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ft and bucket trap operation

Can anyone explain to me how condensate is lifted when the condensate line is higher than the heat emitter. I have a unit heater that has the steam line entering at the top. the condensate comes off the bottom ,goes through the steam trap and then the goes up about 5 feet to the condensate line


  • jpf321
    jpf321 Member Posts: 1,568
    one big whoosh at a time ...

    dan has a very good description of how inverted bucket traps "lift" water in LAOSH on page 162.

    which brings me to another question .. which I have been toying with .. can you install a radiator beneath normal waterline in an otherwise 1-pipe system? sure I could run a HW loop from the boiler .. but I'm truly curious as to whether I can add a steam rad beneath WL using inverted bucket traps and such...

    1-pipe Homeowner - Queens, NYC

    NEW: SlantFin Intrepid TR-30 + Tankless + Riello 40-F5 @ 0.85gph | OLD: Fitzgibbons 402 boiler + Beckett "SR" Oil Gun @ 1.75gph

    installed: 0-20oz/si gauge | vaporstat | hour-meter | gortons on all rads | 1pc G#2 + 1pc G#1 on each of 2 mains

    Connected EDR load: 371 sf venting load: 2.95cfm vent capacity: 4.62cfm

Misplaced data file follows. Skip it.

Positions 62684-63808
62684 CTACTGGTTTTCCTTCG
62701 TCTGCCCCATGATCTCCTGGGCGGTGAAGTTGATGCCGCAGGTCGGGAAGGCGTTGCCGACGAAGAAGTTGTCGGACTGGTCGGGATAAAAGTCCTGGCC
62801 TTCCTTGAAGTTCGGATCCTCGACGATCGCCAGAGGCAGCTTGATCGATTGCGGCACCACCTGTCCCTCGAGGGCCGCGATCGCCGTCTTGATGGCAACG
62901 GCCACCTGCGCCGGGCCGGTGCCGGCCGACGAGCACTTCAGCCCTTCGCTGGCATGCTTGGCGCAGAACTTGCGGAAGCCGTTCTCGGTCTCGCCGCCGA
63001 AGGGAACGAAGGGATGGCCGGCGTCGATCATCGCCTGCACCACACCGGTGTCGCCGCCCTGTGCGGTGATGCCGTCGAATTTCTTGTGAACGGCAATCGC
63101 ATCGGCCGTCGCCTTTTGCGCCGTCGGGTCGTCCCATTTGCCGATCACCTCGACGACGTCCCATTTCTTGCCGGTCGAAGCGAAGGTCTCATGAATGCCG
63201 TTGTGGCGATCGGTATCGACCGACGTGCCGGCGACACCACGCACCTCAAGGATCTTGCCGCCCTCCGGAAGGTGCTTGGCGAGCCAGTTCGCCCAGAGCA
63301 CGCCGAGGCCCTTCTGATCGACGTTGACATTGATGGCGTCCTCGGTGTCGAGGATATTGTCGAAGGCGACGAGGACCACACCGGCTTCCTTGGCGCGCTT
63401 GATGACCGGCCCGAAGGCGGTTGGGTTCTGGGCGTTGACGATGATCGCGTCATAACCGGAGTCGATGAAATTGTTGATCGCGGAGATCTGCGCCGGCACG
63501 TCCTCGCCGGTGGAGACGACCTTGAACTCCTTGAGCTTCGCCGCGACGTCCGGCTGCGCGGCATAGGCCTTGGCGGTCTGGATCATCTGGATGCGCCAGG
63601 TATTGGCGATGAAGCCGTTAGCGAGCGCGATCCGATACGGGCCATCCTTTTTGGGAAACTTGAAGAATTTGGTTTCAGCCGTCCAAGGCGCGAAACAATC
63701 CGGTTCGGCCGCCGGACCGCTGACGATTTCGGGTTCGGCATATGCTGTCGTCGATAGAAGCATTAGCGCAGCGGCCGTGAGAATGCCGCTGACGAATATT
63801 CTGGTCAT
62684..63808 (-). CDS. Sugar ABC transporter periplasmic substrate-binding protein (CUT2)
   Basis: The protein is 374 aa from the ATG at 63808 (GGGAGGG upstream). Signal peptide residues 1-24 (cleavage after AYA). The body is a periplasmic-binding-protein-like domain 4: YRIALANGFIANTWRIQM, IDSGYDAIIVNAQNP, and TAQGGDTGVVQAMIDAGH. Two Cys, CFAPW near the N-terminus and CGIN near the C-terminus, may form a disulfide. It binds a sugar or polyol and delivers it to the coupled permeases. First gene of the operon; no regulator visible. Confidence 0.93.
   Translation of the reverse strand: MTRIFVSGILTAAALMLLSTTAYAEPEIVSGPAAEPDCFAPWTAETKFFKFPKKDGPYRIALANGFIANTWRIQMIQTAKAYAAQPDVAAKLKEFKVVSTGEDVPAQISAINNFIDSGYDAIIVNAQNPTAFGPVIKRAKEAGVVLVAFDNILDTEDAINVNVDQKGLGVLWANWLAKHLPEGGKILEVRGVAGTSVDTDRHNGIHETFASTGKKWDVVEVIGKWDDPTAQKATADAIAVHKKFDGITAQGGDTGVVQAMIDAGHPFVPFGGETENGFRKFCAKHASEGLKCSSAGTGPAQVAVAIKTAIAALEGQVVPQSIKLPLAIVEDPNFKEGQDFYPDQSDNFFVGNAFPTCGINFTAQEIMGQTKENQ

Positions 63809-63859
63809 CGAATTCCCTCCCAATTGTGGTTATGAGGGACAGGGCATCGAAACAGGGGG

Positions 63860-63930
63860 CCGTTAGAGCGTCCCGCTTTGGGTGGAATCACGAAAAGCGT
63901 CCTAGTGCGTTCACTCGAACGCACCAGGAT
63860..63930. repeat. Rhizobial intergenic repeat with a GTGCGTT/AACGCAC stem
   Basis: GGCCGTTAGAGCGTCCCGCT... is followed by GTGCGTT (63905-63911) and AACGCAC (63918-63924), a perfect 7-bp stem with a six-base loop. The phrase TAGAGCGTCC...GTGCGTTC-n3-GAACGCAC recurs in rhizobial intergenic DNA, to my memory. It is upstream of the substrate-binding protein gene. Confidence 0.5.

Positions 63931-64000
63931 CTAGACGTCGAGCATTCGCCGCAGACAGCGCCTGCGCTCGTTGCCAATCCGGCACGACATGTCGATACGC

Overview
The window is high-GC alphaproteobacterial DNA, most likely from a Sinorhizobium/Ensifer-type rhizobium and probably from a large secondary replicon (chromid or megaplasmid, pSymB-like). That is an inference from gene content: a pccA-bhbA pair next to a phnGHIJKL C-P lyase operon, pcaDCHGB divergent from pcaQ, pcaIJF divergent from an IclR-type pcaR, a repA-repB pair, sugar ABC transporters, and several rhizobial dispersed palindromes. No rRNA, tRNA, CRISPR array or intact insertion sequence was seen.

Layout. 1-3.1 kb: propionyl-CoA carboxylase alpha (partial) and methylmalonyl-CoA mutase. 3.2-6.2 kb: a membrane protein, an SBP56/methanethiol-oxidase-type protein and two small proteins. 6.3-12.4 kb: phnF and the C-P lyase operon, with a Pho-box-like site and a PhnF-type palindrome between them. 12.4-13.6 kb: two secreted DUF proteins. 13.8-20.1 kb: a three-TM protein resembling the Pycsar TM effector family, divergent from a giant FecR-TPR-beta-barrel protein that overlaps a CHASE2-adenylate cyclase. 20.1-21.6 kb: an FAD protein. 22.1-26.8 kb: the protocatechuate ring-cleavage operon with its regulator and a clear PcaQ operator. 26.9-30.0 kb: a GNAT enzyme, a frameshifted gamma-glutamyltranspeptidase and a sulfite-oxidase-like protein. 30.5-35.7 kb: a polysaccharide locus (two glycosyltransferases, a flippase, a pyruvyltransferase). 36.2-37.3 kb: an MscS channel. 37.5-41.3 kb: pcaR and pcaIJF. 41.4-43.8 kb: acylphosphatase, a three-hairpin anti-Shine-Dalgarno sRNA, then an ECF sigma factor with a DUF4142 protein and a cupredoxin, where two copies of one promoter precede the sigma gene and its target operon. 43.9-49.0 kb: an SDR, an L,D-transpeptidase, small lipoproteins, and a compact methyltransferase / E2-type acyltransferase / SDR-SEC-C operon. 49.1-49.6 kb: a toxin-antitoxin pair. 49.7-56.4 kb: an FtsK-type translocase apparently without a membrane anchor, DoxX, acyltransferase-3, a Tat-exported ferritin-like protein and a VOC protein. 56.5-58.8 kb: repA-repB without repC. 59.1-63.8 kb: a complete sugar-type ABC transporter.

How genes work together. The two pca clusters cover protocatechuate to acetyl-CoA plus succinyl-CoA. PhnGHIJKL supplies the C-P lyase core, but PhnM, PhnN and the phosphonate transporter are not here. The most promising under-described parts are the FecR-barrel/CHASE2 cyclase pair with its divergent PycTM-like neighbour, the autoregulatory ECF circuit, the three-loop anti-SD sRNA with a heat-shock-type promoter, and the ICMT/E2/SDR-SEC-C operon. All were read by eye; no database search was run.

my NEW system pics | my OLD system pics
  • clammy
    clammy Member Posts: 2,983
    condensate lift

    The reason the trap has the ablity to lift the condensate up is due to a pressure differental between the supply and the return and the left over steam pressure on the inlet side of the trap ,i cannot remenber the formula for how much pressure is required but i do believe  1 psi will raise or lift condensate 32 inches hope this helps i do not think this would work on a single pipe system ,maybe if there was a wet return but i believe you would be just asking for trouble i persoanlly have never seen it done on a single pipe gravity return but i ould be wrong anybody else have any thoughts peace and good luck clammy
    R.A. Calmbacher L.L.C. HVAC
    NJ Master HVAC Lic.
    Mahwah, NJ
    Specializing in steam and hydronic heating
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